By BRUCE LOWITT
© St. Petersburg Times, published April 15, 2001
The next six days may be the longest of Michael Vick's young life.
Six days for the former Virginia Tech quarterback to wonder whether he'll be looking at the rest of the NFL from ground zero, namely San Diego, or from some better perch in Atlanta, Carolina, maybe even Detroit, all of which have quarterback concerns as the 2001 season approaches.
The Chargers, thanks to their one-win season in 2000, have the No. 1 pick Saturday. They already have signed 38-year-old free agent Doug Flutie. If they're going to pick a quarterback in the first round, they'd prefer to do a better job than they did in 1998. They had the No. 2 pick then.
You remember Ryan Leaf, don't you?
They'd also prefer to know that Vick, who played only two Hokie seasons, is capable of running an NFL offense. This month, Chargers offensive coordinator Norv Turner put Vick through two hours in a classroom instruction and one hour studying videotapes, then had Vick run the plays he was taught.
"I told him that I love watching him play," Flutie said after Vick began a weekend visit to San Diego. "I love his aggressiveness and the way he can run with the ball. He's got some phenomenal skills. He's exciting to watch. From a team standpoint, I would love to see him here."
The Falcons, picking fifth, might be interested in putting together a package to pick Vick and give him a season to learn under the tutelage of 35-year-old Chris Chandler, currently the NFL's concussion king with the retirement of Dallas' Troy Aikman.
The Panthers, having released 36-year-old Steve Beuerlein following a 7-9 finish, might try to make the leap from No. 11 in the first round. At the moment, Carolina's starter is Jeff Lewis. In four seasons with the Broncos and Panthers, Lewis has appeared in 12 games, all as a backup.
"That's part of the excitement and joy of all this," Vick said. "(Saturday,) knowing you've worked so hard, it's still a gamble where you're going to go."
This also is the first San Diego draft for former Bills general manager John Butler.
"We're still working on everything, unforeseen things," he said. "You never know what may happen right up until the very end. ... I've been to a lot of drafts. I've seen some strange things happen."
Purdue's Drew Brees likely will be the second quarterback taken, a mid-to-late first-round selection. There is concern about his arm strength and whether he's got the physical attributes to become a star in the NFL. There's also the matter of his height -- although he and Vick are 6-footers and there don't seem to be too many Vick doubters.
WHO'S YOUR NO. 1?: It appears Trent Green will spend yet another season as Kurt Warner's backup in St. Louis unless something shakes loose in Kansas City.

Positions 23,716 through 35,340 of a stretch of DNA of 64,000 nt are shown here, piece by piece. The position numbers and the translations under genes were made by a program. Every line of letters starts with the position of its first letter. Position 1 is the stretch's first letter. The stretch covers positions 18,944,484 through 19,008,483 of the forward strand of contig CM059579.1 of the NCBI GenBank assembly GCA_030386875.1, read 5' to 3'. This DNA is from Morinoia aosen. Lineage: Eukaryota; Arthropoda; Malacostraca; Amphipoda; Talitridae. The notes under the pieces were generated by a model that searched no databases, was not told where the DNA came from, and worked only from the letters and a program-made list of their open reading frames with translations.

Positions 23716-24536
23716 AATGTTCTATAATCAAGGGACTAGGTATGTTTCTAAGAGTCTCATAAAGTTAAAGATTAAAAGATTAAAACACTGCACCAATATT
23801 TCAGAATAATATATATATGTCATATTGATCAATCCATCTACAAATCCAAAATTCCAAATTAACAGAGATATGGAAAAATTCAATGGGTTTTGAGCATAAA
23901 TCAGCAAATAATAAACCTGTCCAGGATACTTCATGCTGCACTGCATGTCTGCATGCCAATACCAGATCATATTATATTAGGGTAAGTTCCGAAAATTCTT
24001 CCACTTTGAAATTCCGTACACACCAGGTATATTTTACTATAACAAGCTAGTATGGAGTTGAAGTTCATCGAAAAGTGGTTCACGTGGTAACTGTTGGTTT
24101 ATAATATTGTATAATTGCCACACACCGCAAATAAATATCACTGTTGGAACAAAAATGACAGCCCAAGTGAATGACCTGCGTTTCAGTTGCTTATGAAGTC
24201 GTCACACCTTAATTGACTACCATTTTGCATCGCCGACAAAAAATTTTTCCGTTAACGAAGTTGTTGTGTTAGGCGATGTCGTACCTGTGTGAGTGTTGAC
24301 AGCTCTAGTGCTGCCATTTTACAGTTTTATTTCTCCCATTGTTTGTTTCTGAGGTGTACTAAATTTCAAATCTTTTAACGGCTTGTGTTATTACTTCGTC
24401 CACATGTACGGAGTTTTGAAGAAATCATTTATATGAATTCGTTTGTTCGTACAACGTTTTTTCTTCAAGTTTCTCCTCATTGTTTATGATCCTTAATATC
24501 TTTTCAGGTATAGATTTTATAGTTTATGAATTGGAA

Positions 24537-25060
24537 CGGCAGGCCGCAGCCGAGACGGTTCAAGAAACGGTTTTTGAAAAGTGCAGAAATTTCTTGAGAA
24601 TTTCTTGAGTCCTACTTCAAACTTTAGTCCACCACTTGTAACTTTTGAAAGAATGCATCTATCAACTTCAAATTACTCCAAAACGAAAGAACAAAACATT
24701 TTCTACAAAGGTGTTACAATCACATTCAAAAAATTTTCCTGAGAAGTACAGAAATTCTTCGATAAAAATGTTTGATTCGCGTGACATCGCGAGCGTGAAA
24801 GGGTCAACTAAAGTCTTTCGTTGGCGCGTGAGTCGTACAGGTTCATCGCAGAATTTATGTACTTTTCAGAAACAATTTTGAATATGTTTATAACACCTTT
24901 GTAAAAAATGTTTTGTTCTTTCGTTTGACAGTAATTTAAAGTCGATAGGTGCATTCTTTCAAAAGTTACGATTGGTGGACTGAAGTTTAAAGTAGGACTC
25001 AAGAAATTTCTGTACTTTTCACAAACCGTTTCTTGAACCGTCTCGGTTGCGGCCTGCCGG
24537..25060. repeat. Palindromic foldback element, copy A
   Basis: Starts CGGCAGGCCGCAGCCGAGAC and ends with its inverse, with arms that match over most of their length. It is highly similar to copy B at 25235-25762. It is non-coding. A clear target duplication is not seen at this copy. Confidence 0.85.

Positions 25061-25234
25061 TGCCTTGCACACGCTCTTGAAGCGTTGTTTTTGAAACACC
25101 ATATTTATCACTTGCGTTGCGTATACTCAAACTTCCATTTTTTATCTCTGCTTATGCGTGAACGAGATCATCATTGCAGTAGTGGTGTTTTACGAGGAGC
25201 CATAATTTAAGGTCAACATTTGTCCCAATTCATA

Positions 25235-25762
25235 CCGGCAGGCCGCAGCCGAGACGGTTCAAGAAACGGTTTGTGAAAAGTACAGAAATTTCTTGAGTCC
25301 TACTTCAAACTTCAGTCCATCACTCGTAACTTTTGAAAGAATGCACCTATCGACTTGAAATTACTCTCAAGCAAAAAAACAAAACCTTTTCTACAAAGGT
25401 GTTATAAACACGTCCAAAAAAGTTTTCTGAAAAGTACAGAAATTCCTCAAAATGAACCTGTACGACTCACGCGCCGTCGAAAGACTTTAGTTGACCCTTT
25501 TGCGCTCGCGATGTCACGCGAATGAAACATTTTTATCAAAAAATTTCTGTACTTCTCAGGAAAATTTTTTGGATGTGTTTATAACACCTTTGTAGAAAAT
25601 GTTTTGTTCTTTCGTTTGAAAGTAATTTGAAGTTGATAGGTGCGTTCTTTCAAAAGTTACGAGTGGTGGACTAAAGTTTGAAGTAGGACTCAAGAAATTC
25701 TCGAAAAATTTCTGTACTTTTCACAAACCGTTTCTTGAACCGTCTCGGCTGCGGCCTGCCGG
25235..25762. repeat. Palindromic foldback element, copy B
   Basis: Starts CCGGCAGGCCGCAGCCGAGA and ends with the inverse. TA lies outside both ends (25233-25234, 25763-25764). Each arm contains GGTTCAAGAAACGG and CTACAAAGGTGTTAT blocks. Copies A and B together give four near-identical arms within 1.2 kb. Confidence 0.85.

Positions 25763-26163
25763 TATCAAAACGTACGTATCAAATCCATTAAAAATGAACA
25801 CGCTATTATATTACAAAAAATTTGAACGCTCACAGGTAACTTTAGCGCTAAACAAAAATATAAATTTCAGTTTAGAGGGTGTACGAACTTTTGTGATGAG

With Elvis Grbac gone, the Chiefs' starter is Todd Collins, who hasn't played a down in the three years he has been their No. 3 quarterback. And he's backed up by Gus Ornstein, who has bounced around a few training camps.
So the Chiefs are interested in Green, but they say they won't cough up what the Rams want, their first-round and third-round picks.
"I've only traded our first-round pick once and that was for a guy named Joe, and we got a third-round pick in return," Chiefs president Carl Peterson said.
You remember Joe Montana, don't you?
FAMILY MAN: Herman Edwards has learned his lessons well. He played under Dick Vermeil at Philadelphia and was a Bucs assistant coach under Tony Dungy, coaches who believe their relationship with their players should extend beyond the field, clubhouse and training rooms. Now the Jets' new coach is connecting on a personal level with his players.
He has been meeting with them one-on-one, talking "not about football, but just about who they are, some of their goals they want to achieve, about their families, where they grew up, how they see themselves at this point of their careers. ...
"Sometimes," Edwards said, "coaches worry about getting too close to their players because then, all of a sudden, you get labeled. "Oh, he's a players' coach.' Well, what is a players' coach? You're a players' coach in the fact that when your players can talk to you off the field, it's not about football."
SHARPER IMAGES: Linebacker Jamie Sharper re-signed with the Ravens for $22.5-million, including a $2.5-million signing bonus. That's not bad ... but not as good as his big brother Darren, a safety who re-signed with the Packers for $30-million, including a $7-million signing bonus.
- Information from other news organizations was used in this report.